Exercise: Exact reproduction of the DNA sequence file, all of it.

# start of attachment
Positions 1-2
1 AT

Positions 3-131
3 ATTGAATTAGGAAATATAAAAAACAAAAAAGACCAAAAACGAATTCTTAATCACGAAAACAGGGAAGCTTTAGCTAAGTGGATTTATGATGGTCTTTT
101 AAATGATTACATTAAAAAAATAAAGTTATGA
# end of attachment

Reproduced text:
Positions 1-2
1 AT

Positions 3-131
3 ATTGAATTAGGAAATATAAAAAACAAAAAAGACCAAAAACGAATTCTTAATCACGAAAACAGGGAAGCTTTAGCTAAGTGGATTTATGATGGTCTTTT
101 AAATGATTACATTAAAAAAATAAAGTTATGA